Because I recognised her, because my name was in the game and because she behaved like I wasn't all she was built for, I fell for Jenny. She's one of the few NPCs who acts like she has a life beyond the player and beyond all the computer game-y running, shooting and killing.
She has good taste in films, too, and she bought me a birthday cake.
Thursday, 25 April 2013
Spurned on by this Jordan Rivas bit on Splinter Cell post 9/11, I downloaded the HD version of the game the other night and have blitzed my way already to level seven, of nine. It's great.
I remember getting this when it came out and hating it. The AI was scrambled; the platforming was janky. They still are, actually, but what I notice now that I didn't notice then is just how effing tight the writing is.
When Ken Levine interviewed Drew Holmes to work on Infinite, he asked one question: "What's the most important thing in videogame writing?" "Brevity," Holmes answered, and the story goes that he was hired on the spot. It might be a contradictory sentiment, but that's what Splinter Cell has: Brevity, in spades.
And in a game about international politics, US government and terrorist plots, that's shocking, frankly. Military and intrigue games these days are fucking turgid - anyone who's waded through the bombast of CoD will know that when it comes to combat drama, games, generally, screw things up.
Splinter Cell doesn't. It's stripped, lean and curt. Fisher and his support staff speak quickly; layers of character are applied in few words. There was a great exchange a few levels back after Wilkes, the NSA's top computer guy, had been shot on the job in Russia. Fisher, on comms to his handler, Lambert, back in Langley asks "what about Wilkes?" clearly wanting to know how Lambert feels about it. "We'll dispatch you another handler as quick as we can." Bang. Perfect. And Fisher says nothing in response. It's pretty cliched, the cold, officious wetworks thing, but at least in Splinter Cell it's handled properly.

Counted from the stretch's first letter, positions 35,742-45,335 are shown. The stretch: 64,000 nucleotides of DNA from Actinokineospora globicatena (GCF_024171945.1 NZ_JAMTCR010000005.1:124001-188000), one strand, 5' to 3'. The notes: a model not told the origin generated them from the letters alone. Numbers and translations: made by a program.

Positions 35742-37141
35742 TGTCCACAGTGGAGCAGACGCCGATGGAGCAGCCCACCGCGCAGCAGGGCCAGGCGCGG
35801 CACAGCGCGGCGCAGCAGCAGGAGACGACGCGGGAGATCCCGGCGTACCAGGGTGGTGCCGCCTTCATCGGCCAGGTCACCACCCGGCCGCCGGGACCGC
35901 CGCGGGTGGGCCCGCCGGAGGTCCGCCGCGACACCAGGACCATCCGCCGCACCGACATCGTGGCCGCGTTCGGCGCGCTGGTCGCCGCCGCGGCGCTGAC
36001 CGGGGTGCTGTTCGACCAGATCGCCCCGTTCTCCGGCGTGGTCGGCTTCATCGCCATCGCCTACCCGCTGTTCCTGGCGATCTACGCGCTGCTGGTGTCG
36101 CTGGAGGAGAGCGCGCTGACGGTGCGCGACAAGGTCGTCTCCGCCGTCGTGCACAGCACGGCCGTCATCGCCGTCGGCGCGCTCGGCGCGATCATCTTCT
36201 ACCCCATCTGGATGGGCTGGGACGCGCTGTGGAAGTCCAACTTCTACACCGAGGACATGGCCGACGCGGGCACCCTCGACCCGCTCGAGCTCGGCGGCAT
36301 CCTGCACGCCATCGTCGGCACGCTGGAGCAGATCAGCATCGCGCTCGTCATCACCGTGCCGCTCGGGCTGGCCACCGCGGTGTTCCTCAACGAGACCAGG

Another great moment for that is in the first level. Fisher meets his contact in a burning building. The guy's been shot and dies after spilling the goods. Lambert's on the radio: "Leave the body for the fire, it'll be easier to explain to his family." Excellent.
And then the pacing, the quiet build of it. Level four has you infiltrate the CIA headquarters, meaning you absolutely cannot kill anyone inside. If you do, the mission ends. The Langley halls are dark and shadowed. It's very much a stealth mission; the fifteen or so maintenance men and guards you encounter are meant to be sneaked past.
But that leads into Kalinatek, a Russian office block where bad guys are executing hackers before they can blow the whistle. It's bright, it's lit up, there are guys everywhere. And it presents this change in the story. The levels to that point have all been creeping based with little to no violence at all. But the stakes are up now - the mid-level cutscenes show the crisis you're trying to avert escalating. As things get hotter on an international scale in Splinter Cell, things heat up in-game, too. Before now, the tensions between China and the US existed in hotline calls and secret negotiation talks - now they're on FOX. It's all in the open: At Kalinatek, so are you.
Lights, everywhere; guards, everywhere. This is the first time you're really required to use your gun. I think I played this level right in that I shot my way through. I wasn't discovered, but I killed a lot. It felt necessary. Shit was heading toward the fan. I needed to act.
Post BioShock, we talked a lot about game environment telling game story and Splinter Cell does that so, so subtly. It's not Rapture where narrative is literally painted on the walls. It speaks with light levels, enemies, the size of environments. If it weren't for this preceding CIA mission, Kalinatek is a change you might not notice. Like the CIA building, this global crisis has been unfolding in the dark. Now, at Kalinatek, it's on display.
Splinter Cell is just so...clever. It doesn't rant, it doesn't testify. Everything's done discretely. The writing is as quiet as Fisher himself. It sneaks up on you.
In 2002, the toss up for me was between this and Metal Gear Solid. For some reason, probably because it had tits and ninjas, I went with MGS. Idiot. Kojima is the total antithesis of everything that's right with Splinter Cell. He's obvious, bloated and patronising. He over writes every single scene and beats you round the head with subtext whenever he can.
But then, maybe I wasn't old enough for Splinter Cell. As Rivas explains up there, he didn't see the nuance when he was 12-years-old either.
It's brilliant, it's wonderful. I'll post again on Splinter Cell when I've finished it.